While I can see the case for routing the trail along Green St instead of underneath 787 as being more aesthetically pleasing and potentially cheaper to put in place/maintain, I think running it under 787 makes more sense. By running it under the highway, it is making good use of space that is going to be there regardless - like it or not, 787 isn't going anywhere anytime soon, so might as well make the most of it. Putting in lighting and streetscape enhancements will make the area more attractive, feel safer, and put a higher volume of people through there - which I feel would be a deterrent against that underpass area becoming the collecting ground for garbage it currently is.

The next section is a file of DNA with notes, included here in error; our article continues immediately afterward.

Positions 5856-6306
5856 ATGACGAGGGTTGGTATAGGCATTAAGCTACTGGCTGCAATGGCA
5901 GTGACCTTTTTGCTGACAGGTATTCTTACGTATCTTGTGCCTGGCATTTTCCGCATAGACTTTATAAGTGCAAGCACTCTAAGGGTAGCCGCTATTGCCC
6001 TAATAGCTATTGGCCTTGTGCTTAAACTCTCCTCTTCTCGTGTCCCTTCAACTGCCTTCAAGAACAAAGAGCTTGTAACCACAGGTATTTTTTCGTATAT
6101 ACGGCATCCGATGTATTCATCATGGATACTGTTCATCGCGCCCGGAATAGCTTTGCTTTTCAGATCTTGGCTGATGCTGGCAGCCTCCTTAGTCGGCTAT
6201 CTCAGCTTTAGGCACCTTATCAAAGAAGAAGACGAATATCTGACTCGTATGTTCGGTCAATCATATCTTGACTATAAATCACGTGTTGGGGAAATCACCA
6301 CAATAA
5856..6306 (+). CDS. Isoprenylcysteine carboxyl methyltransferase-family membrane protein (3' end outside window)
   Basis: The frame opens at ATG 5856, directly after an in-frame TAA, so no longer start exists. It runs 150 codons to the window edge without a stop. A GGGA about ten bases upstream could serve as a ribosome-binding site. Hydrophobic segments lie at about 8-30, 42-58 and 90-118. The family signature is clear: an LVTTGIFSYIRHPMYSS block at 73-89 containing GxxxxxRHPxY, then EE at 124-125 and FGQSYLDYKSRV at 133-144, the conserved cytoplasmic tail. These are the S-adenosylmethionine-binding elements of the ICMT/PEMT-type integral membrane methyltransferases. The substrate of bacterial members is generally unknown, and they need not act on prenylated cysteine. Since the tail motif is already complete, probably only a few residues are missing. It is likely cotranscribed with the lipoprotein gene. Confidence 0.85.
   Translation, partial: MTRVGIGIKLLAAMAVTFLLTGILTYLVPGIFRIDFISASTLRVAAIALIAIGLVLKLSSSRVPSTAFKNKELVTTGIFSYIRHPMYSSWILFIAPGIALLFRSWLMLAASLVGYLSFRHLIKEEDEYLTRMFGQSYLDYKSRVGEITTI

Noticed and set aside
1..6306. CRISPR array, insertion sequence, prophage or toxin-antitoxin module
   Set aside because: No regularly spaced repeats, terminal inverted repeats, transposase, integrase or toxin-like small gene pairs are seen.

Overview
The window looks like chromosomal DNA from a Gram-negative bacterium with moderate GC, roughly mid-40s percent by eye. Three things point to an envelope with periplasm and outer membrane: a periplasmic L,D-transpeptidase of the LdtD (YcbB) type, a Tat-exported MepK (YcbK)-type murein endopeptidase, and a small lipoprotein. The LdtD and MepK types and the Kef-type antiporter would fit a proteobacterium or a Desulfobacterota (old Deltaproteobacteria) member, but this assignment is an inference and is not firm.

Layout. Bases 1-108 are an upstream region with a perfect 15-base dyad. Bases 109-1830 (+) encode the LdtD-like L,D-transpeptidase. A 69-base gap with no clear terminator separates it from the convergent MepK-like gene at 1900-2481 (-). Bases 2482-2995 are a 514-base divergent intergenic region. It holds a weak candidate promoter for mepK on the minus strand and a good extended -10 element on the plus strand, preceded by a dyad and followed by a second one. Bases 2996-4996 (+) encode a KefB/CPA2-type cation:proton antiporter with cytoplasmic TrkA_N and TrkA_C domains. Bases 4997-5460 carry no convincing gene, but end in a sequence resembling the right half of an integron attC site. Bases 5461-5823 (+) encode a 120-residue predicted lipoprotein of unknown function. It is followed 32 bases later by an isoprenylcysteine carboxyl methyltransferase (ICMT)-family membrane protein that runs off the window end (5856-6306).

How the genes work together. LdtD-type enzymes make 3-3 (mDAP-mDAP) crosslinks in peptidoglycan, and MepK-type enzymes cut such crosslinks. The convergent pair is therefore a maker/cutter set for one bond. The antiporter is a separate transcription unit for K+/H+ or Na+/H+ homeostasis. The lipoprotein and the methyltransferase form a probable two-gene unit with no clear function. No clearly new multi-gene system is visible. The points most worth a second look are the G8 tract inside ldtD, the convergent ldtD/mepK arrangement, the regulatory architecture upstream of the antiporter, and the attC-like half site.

Also, the underpass segment is still close enough to Green street that everyone in that neighborhood can still benefit from it, while the current residents won't have to deal with sharing Green St with cyclists using the trail as a thoroughfare through the area. The key here will be the added maintenance - it's one thing to put it in when it's shiny and new and pat ourselves on the back, but all that is for naught if it's just forgotten about after day one and allowed to fall into disrepair after a few short years.